Figure 21.

Effects of vibration amplitude on the percentage of chips adhesion area.

At last, the releasing/fracture of abrasive grains was investigated by comparing the percentages of grain releasing/fracture number in total wheel working surface in CG and UAG, as shown in Figure 22. It is noticed that in CG (Ap-p = 0 μm), the percentage reached 44%. Once an ultrasonic vibration with a small amplitude of Ap-p = 2.2 μm has been imposed, the percentage turned to be less than 20%, demonstrating that the presence of ultrasonic vibration restraints the grain releasing/fracture phenomenon considerably. In addition, when compared the CG result with the UAG one at Ap-p = 9.4 μm, it is figured out that the percentage decreased by 40%. This phenomenon is attributed to the ultrasonic vibration-induced vertical inertia force which acts on chips. This vertical inertia force encourages chips to leave cutting edge and hence increases cutting capacity of grain.

Figure 22.

Effect of vibration amplitude on the percentage of grain releasing/fracture number.

4. Summary

As a step toward the development of a novel technique for the machining of superalloy Inconel 718, at first the elliptic ultrasonic-assisted turning (EUAT) method was proposed and its fundamental performance was experimentally confirmed, then the ultrasonic-assisted grinding of Inconel 718 was attempted and successfully elucidated the fundamental grinding characteristics. The obtained results can be summarized as following.

In EUAT, (1) the cutting force was considerably smaller than that in conventional turning (CT) and strengthening the ultrasonic vibration decreased the cutting force; (2) although ultrasonic vibration marks were formed on the work-surface along the cutting direction, the surface finish was improved, whereas scratches and pits obviously existed on the work-surface in CT and (3) the ultrasonic vibration significantly restrained the formation of built-up edge on cutting tool and decreased the flank wear of tool.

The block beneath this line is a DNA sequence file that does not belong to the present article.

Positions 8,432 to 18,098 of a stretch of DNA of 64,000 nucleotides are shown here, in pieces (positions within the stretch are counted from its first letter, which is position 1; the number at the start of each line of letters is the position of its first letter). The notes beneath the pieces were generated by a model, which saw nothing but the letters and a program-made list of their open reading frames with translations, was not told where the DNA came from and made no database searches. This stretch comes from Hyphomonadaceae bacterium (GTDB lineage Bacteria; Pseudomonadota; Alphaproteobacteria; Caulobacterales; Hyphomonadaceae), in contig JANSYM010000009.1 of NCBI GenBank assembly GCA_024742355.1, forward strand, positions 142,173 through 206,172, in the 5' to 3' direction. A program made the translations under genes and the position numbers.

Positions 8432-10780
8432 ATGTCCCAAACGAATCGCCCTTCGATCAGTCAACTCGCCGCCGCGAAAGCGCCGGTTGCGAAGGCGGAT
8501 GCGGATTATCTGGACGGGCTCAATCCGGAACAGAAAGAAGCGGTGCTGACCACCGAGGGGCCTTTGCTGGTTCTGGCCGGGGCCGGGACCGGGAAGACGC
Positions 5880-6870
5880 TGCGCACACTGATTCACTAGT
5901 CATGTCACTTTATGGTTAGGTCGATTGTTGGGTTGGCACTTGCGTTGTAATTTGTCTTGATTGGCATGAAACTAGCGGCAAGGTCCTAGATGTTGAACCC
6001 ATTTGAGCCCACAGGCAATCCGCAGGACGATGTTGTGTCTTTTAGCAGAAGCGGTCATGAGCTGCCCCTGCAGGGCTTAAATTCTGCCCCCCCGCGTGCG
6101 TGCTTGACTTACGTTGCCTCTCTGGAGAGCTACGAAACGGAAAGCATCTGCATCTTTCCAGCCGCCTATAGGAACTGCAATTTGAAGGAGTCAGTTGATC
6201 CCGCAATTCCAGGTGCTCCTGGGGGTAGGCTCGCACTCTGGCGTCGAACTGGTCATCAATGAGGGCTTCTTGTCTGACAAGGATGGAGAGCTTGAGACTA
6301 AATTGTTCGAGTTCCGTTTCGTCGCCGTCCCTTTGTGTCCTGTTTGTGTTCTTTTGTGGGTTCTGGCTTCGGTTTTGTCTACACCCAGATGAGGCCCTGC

In UAG, (1) imposing the ultrasonic vibration to the grinding wheel decreased the grinding forces and increased the material removal rate significantly. Strengthening the wheel ultrasonic vibration decreased the specific grinding energy, demonstrating that the ultrasonic vibration benefits the reduction in the energy consumption. (2) The ultrasonic vibration contributed to the work-surface finish improvement; the larger the Ap-p was, the work-surface roughness became better. (3) The chip size, that is, cross-section area and length, was distinctly affected by the ultrasonic vibration but little effect of wheel peripheral speed is observed. (4) The ultrasonic vibration in grinding is avoiding the formation of shear chips and prefers the flow chips especially at larger amplitude. (5) The grinding wheel wear was dominantly attributed to chips adhesion, grains releasing/fracture which are reduced significantly by the ultrasonic vibration. The percentage of chips adhesion area and the number percentage of grains released/fractured decreased as the vibration amplitude increased.

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Yongbo Wu, Qiang Wang, Sisi Li and Dong Lu (August 1st 2018). Ultrasonic Assisted Machining of Nickel-Based Superalloy Inconel 718, Superalloys for Industry Applications, Sinem Cevik, IntechOpen, DOI: 10.5772/intechopen.76085. Available from: